Context

Healthcare

The Karamoja region is one of the most backward in Africa. The greatest obstacles to development in the region are insecurity and water shortage.

The Karimojong are seasonally nomadic shepherds but it is to be noted that livestock, in most cases a single source of income, is not sufficient to ensure the livelihood of family members. Livestock remains, however, the fundamental element around which the existence of the Karimojong people revolves. This wealth is used as an exchange in weddings, but also as an object of racing among different tribes. It follows that the Karamoja region is one of the most dangerous in Uganda.
There are no adequate toilet facilities in the region (latrine and / or toilet). Most villages have no water. Women continue to cook in contact with the earth. These are the main causes of the spread of certain diseases, in addition to the small rains that, falling sporadically during the season (March-May, July-October) seriously compromise crops. Malnutrition is widespread in the entire region and is particularly evident among the groups that practice pastoralism in the central and eastern part of Karamoja. By basing their diet especially on sorghum, many people suffer from protein and vitamin deficiencies.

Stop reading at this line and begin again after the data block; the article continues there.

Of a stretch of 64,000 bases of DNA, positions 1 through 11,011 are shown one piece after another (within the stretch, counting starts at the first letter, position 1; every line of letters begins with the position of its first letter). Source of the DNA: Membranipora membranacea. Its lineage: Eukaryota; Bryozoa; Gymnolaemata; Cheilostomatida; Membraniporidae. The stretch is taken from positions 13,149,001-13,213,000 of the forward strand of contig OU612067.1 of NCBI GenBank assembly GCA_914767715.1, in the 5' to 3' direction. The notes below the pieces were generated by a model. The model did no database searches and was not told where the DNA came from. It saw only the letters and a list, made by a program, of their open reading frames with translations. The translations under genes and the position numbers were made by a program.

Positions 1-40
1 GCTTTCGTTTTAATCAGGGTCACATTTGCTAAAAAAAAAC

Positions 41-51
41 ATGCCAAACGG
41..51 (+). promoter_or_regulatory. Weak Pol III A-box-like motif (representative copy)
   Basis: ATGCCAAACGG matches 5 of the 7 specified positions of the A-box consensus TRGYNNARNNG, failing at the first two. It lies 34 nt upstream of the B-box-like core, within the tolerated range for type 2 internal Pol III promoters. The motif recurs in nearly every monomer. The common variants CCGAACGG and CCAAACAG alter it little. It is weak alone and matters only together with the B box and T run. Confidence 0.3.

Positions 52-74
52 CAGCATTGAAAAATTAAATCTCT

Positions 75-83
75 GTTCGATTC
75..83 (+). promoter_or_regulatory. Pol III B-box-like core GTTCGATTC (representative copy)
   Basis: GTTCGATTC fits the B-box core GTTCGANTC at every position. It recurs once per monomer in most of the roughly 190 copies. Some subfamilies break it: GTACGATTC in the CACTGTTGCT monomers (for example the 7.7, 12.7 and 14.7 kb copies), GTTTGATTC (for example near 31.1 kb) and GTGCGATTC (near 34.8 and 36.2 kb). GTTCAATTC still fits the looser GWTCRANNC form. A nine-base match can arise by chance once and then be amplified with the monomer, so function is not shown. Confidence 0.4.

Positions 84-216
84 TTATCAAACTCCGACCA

In Karamoja infant mortality is 147/1000 against 81/1000 of Ugandan average, mortality below 5 years 240/1000 against 203/1000 of the entire country. The proportion of assisted parts in Karamoja is 9.7% versus 40% of the national average while the presence of latrines is 13.6% versus 48% for the entire country.
In Uganda there are about 2 million orphans whose 45% are caused by HIV / AIDS and the number is steadily rising. 2004-05 estimates account for 6.4% (over 800,000 people) of the adult population affected by the HIV / AIDS virus.
Malaria remains the leading cause of mortality in the country: 52% of out-of-hospital attendance and 30% hospital admissions are recorded. For 95% of Uganda, malaria is considered endemic. This disease is responsible for 9-14% of the deaths of inpatients and 20-23% of the deaths of children under 5 years of age.
In the region 82% of the population is illiterate, (against 40% of the Ugandan national average). Only 6% of women read and write, while 80% of children do not attend school. The HDI development index is 0.180; Over 70% of the population lives below the poverty line.

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